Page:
IDAHOBIT Club Spotlight: Melbourne University SC

As part of International Day Against Homophobia, Biphobia, Intersexism and Transphobia (IDAHOBIT), Football Victoria would like to shine a light on Melbourne University SC, a leader in the inclusivity space among the Victorian football community.

Consistently working to create a welcoming environment, the Club fields the highest number of senior women's teams in the state. Building on this, Melbourne University SC (MUSC) has long embodied the #FootballforALL mentality and has committed itself to promoting the  LGBTQIA+ community through programs and inclusion.

Proudly etched on the Club's website in the LGBTQIA+ inclusion resources section sits the statement "We’ve celebrated pride for many years at MUSC, and each season, we try and build on our knowledge and understanding so we can be more welcoming and inclusive of LGBTQIA+ players and coaches.”

The eight page document in itself sets a benchmark for other clubs to look towards in their own efforts to create safe and inclusive spaces for their members and contains a list of definitions that help to better understand key terms, as well as links to many more helpful resources for people to learn more about what it means to foster an inclusive environment.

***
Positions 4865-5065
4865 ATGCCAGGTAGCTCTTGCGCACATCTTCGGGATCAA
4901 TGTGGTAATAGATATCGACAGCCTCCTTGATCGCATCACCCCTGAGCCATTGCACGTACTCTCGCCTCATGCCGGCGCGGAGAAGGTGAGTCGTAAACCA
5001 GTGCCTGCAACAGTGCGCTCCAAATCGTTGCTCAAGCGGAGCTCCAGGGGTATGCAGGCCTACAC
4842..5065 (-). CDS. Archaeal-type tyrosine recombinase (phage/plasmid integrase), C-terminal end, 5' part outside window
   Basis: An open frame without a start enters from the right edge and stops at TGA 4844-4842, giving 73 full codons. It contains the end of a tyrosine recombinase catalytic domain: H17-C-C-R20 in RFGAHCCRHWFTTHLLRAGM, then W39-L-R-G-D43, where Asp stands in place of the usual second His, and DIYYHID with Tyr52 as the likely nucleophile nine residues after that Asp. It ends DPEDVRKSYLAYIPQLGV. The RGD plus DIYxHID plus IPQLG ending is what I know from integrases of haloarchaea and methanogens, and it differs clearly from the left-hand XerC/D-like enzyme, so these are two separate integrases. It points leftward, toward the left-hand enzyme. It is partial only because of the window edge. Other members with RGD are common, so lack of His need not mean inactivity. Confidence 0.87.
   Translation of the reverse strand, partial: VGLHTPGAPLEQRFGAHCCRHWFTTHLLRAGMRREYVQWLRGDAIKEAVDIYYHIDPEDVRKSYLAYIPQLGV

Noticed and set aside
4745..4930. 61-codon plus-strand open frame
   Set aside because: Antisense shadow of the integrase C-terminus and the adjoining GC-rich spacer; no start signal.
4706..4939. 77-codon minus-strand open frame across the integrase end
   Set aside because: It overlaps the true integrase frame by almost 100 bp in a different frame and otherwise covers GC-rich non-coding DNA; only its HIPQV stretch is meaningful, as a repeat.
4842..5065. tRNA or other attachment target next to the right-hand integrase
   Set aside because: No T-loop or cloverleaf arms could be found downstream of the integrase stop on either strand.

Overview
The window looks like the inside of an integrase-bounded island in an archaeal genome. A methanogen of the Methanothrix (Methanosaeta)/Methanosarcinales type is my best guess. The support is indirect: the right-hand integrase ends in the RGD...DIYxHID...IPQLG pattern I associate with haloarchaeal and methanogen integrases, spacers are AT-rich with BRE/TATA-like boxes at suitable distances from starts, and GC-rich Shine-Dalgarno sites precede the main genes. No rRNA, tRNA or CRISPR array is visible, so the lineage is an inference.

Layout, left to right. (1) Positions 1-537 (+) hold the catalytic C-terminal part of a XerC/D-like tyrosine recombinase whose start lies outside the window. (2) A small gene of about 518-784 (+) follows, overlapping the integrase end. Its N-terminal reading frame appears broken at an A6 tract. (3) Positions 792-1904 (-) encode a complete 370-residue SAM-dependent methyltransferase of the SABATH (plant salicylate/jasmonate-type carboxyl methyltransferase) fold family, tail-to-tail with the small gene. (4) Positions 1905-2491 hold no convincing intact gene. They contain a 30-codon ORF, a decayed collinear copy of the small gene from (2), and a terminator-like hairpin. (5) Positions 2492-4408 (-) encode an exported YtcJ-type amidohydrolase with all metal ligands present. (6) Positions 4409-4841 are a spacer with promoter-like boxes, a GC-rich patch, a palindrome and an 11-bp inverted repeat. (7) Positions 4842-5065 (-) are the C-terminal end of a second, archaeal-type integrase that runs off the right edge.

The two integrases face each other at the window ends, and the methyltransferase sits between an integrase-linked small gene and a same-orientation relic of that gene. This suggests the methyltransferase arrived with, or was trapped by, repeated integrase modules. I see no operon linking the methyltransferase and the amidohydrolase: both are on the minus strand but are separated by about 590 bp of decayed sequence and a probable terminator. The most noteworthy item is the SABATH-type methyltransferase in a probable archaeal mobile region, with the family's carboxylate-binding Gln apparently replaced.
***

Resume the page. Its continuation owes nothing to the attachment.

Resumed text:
Club Vice President and State League player Sasha Naidoo spoke fondly about being a part of one of the frontrunner Clubs for inclusion in Victoria.

“It means absolutely everything to me! It feels great to be with a group of people who share the same values and come together to play football even though we lead such different lives outside of MUSC,” Naidoo said.

“I think the main thing we try to do is to make sure our club is a safe space where members of the queer community are celebrated. This starts with our day-to-day actions, where we hold every single member accountable for being inclusive.”

In recent years MUSC has increased the amount of exposure it provides to pride and the LGBTQIA+ community by hosting events continuously increasing its social media presence. This includes the introduction of a Pride Round in 2016, where each season vibrant celebrations have become a major yearly highlight.

Special rainbow accented kits worn by men’s and women’s teams for Pride Round, 2019.

Naidoo has personally been a driving force in the way the Club supports and promotes members of the LGBTQIA+ community.

“I think the main thing we try to do is to make sure our club is a safe space where members of the queer community are celebrated. This starts with our day-to-day actions, where we hold every single member accountable for being inclusive,” she said.